Already the fallout from the Tasini case has become the next round in the story's history. And here is where it gets more complicated. Now that the Supremes have made their decision, one which confirms the copyright ownership of freelance authors in full-text material currently online, our world trembles as it waits to learn how publishers, database aggregators, search services, and authors will work out their ownership problems. The immediate response by publishers and the information industry has been to announce publicly, one might even say ostentatiously that they are pulling freelance articles out of their databases by the carload and plan to leave them forever lost to online retrieval. Some publishers will allow freelance authors to keep their material online as long as they sign away any rights to revenue from the articles. Naturally, the authors.... But don't read me on this point, read Carol.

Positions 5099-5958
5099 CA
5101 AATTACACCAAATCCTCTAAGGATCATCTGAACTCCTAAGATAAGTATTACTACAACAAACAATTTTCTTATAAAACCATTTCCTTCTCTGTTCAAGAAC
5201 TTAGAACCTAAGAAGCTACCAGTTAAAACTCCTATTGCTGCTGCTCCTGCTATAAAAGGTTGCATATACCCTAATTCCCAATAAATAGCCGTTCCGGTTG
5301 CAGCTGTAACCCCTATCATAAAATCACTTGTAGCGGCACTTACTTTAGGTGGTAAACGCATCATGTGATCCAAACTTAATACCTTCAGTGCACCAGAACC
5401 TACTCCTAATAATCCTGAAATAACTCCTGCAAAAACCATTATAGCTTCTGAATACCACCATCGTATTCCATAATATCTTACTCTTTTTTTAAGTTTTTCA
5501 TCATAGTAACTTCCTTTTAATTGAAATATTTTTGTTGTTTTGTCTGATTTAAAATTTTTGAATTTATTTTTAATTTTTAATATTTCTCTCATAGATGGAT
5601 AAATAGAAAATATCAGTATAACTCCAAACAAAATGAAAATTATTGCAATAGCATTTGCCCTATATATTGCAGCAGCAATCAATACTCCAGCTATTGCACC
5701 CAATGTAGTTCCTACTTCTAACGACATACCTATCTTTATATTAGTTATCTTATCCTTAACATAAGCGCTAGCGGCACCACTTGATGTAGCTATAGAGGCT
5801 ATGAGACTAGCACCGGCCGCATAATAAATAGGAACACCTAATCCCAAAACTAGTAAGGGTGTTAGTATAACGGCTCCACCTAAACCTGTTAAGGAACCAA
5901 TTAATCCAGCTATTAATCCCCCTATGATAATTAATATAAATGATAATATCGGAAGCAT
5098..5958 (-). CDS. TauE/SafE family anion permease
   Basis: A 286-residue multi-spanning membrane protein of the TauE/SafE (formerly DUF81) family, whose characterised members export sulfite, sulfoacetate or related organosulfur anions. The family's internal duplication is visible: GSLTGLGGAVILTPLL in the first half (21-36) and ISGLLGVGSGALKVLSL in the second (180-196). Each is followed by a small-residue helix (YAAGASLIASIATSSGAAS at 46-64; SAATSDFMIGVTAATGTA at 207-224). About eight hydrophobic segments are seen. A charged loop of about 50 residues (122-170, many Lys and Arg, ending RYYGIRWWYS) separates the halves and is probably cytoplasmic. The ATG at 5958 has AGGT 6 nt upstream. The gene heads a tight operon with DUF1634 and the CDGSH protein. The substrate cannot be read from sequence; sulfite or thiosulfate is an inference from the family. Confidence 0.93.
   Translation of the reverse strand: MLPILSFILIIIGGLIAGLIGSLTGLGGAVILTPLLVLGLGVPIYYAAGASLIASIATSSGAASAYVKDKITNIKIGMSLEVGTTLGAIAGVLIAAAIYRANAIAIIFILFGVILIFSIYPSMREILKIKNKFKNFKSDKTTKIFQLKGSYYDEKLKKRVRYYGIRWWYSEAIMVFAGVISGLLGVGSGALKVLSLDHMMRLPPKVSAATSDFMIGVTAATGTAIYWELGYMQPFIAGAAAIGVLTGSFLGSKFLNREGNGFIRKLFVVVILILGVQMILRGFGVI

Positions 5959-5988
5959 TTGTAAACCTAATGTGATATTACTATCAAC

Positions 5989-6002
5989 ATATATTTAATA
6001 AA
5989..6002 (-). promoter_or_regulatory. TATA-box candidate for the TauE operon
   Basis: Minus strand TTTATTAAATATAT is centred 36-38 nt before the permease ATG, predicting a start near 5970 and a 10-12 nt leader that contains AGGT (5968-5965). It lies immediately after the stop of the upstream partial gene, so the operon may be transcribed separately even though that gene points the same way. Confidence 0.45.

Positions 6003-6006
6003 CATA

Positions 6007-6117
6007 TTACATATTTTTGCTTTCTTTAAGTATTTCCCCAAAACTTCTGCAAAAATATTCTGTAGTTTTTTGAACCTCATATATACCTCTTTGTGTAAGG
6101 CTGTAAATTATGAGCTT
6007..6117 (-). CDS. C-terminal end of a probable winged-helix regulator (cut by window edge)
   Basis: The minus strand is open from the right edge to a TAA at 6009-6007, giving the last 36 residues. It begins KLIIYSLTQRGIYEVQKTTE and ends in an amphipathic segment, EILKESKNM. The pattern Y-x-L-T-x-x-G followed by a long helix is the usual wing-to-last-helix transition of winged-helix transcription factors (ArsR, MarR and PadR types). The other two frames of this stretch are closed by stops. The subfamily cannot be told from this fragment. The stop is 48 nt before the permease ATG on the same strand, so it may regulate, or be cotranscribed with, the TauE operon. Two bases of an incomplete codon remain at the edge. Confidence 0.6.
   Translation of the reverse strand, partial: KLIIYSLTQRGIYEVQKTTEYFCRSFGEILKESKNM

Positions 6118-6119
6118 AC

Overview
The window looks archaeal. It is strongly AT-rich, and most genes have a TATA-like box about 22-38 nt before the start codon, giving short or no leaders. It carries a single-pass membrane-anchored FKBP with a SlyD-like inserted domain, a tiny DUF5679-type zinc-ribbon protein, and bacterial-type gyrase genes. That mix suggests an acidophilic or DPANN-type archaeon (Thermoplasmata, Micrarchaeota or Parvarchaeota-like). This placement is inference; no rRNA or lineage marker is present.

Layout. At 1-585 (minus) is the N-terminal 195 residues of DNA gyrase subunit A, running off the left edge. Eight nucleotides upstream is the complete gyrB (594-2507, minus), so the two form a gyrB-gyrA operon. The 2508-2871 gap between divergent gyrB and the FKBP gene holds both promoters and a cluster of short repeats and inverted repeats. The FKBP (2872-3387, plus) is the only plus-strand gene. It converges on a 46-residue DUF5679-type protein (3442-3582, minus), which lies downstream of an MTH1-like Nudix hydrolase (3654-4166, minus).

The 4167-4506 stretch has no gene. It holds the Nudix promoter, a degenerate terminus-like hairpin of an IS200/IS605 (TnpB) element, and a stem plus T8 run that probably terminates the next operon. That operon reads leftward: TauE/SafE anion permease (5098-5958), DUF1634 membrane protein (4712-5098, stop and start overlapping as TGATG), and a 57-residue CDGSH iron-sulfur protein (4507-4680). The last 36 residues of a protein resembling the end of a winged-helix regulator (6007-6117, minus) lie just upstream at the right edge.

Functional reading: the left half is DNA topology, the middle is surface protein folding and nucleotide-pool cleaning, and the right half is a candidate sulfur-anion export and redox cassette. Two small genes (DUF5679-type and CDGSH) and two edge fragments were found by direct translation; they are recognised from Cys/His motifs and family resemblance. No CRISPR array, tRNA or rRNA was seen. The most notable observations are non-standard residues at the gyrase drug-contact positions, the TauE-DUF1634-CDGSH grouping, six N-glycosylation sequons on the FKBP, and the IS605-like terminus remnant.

My primary contribution as an online consumer advocate will appear in my next "Quint's Online" column in Information Today. That column constitutes my primary conduit for direct communication (nagging is such an ugly word) with the information industry. This "Searcher's Voice" column is primarily focused on talking to you, beloved consumers. Once again, however, time and tide have sped things up. The column which I wrote on the Tasini fallout "Stop the Trash Trucks: A Tasini Case Damage-Control Proposal" carries a proposal for limiting the damage of deleting records, a concept that needs immediate consideration before the information industry damages or destroys more full text than they need to. So, instead of waiting for the September issue of Information Today to hit subscribers' desks, we published it as a Newsbreak Special Report in July